Ohchr, 2022.Convention on the Rights of Persons with Disabilities.https://www.ohchr.org/en/instruments-mechanisms/instruments/convention-rights-persons-disabilities#:~:text=The%20purpose%20of%20the%20present,respect%20for%20their%20inherent%20dignity

Oliver, M., 2017.Defining impairment and disability. Disability and equality law, 3.

Özkan, Z. and Kale, R., 2021. Investigation of the effects of physical education activities on motor skills and quality of life in children with intellectual disability.International Journal of Developmental Disabilities, pp.1-15.

Papadakis, S., Vaiopoulou, J., Kalogiannakis, M., and Stamoulis, D., 2020. Developing and exploring an evaluation tool for educational apps (ETEA) targeting kindergarten children. Sustainability, 12(10), p.4201.

Pennefather, J., Hieneman, M., Raulston, T.J. and Caraway, N., 2018.Evaluation of an online training program to improve family routines, parental well-being, and the behavior of children with autism.Research in Autism Spectrum Disorders, 54, pp.21-26.

Pinto, C., Baines, E. and Bakopoulou, I., 2019.The peer relations of pupils with special educational needs in mainstream primary schools: The importance of meaningful contact and interaction with peers. British Journal of Educational Psychology, 89(4), pp.818-837.

Ramberg, J. and Watkins, A., 2020, January.Exploring inclusive education across Europe: some insights from the European Agency Statistics on Inclusive Education.In FIRE: Forum for International Research in Education (Vol. 6, No. 1).

Rello, L. and Baeza-Yates, R., 2017. How to present more readable text for people with dyslexia. Universal Access in the Information Society, 16(1), pp.29-49.

Retief, M. and Letšosa, R., 2018.Models of disability: A brief overview. HTS Teologiese Studies/Theological Studies, 74(1).

Richardson, G., 2021. Dyslexia in higher education. Educational Research and Reviews, 16(4), pp.125-135.

Robinson, D., 2017. Effective inclusive teacher education for special educational needs and disabilities: Some more thoughts on the way forward. Teaching and Teacher Education, 61, pp.164-178.

Sayeski, K.L., Earle, G.A., Davis, R. and Calamari, J., 2019. Orton Gillingham: Who, what, and how. TEACHING Exceptional Children, 51(3), pp.240-249.

Sharma, U. and Vlcek, S., 2021. Global Trends in the Funding of Inclusive Education: A Narrative Review. Resourcing Inclusive Education.

Shaw, S.C., 2018. Learned helplessness in doctors with dyslexia: Time for a change in discourse. Nurse education in practice, 32(5), pp.99-100.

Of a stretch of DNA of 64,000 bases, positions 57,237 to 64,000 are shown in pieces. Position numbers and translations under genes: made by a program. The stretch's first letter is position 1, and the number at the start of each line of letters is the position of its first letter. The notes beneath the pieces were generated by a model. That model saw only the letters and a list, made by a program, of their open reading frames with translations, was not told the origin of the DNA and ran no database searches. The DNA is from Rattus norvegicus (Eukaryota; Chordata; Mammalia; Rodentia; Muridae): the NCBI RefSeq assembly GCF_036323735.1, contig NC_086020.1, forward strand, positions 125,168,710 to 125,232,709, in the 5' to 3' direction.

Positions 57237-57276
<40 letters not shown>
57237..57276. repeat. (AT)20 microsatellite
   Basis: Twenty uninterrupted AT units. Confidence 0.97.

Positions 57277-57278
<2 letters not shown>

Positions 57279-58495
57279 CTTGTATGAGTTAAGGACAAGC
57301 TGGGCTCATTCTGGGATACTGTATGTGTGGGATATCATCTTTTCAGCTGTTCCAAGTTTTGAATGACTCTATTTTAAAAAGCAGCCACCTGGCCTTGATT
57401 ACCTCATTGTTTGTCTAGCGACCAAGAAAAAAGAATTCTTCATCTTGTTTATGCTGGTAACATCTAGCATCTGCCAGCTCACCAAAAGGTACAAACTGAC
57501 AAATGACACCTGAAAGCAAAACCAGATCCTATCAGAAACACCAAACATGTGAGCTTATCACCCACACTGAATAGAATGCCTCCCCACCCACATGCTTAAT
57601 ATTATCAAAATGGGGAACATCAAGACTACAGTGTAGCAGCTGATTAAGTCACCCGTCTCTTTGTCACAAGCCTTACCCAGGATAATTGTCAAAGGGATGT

Stepanova, G.A., Tashcheva, A.I., Stepanova, O.P., Menshikov, P.V., Kassymova, G.?., Arpentieva, M.R. and Tokar, O.V., 2018. The problem of management and implementation of innovative models of network interaction in inclusive education of persons with disabilities. International journal of education and information technologies.ISSN, pp.2074-1316.

Thomas, C. (2004) Developing the Social Relational in the Social Model of Disability: a theoretical agenda

Urši?, S.P. and Pi�orn, K., 2021. Identifying the Executive Function Strategies in Learning Tenses and in the Verb Gap-Fill Task Performance of an EFL Student with Dyslexia. ELOPE: English Language Overseas Perspectives and Enquiries, 18(2), pp.205-224.

vonBenzon, N., 2017. Confessions of an inadequate researcher: Space and supervision in research with learning disabled children. Social & Cultural Geography, 18(7), pp.1039-1058.

Williams, N.J. and Beidas, R.S., 2019. Annual research review: The state of implementation science in child psychology and psychiatry: A review and suggestions to advance the field. Journal of Child Psychology and Psychiatry, 60(4), pp.430-450.

Winzer, M. and Mazurek, K., 2017.The convention on the rights of persons with disabilities. The Wiley Handbook of diversity in special education, p.3.

Zagona, A.L., Kurth, J.A. and MacFarland, S.Z., 2017. Teachers’ views of their preparation for inclusive education and collaboration. Teacher Education and Special Education, 40(3), pp.163-178.

ZERAAT, A. and MOOSAVI, B.S.A., 2019. Fundamentals and criteria of individualizing Criminal Writ Petitions at the Measure of United Nations Minimum Standard Rules for Non-custodial Orders (The Tokyo Rules, 1990). 

It’s Time to Boost Your Grades with Professional Help
  • Improved Scores

    Get Better Grades In Every Subject

  • Timely Delivery

    Submit Your Assignments On Time

  • Experienced Writers

    Trust Academic Experts Based in UK

  • Safety is Assured

    Your Privacy is Our Topmost Concern

Rapid Assignment Help
Just Pay for your Assignment
  • Turnitin Report
  • Proofreading and Editing
  • Formatting
  • Unlimited revisions
  • Quality Check
  • Total
Let's Start
35% OFF
Get best price for your work
  • 6500+ Projects Delivered
  • 503+ Experts 24*7 Online Help

offer valid for limited time only*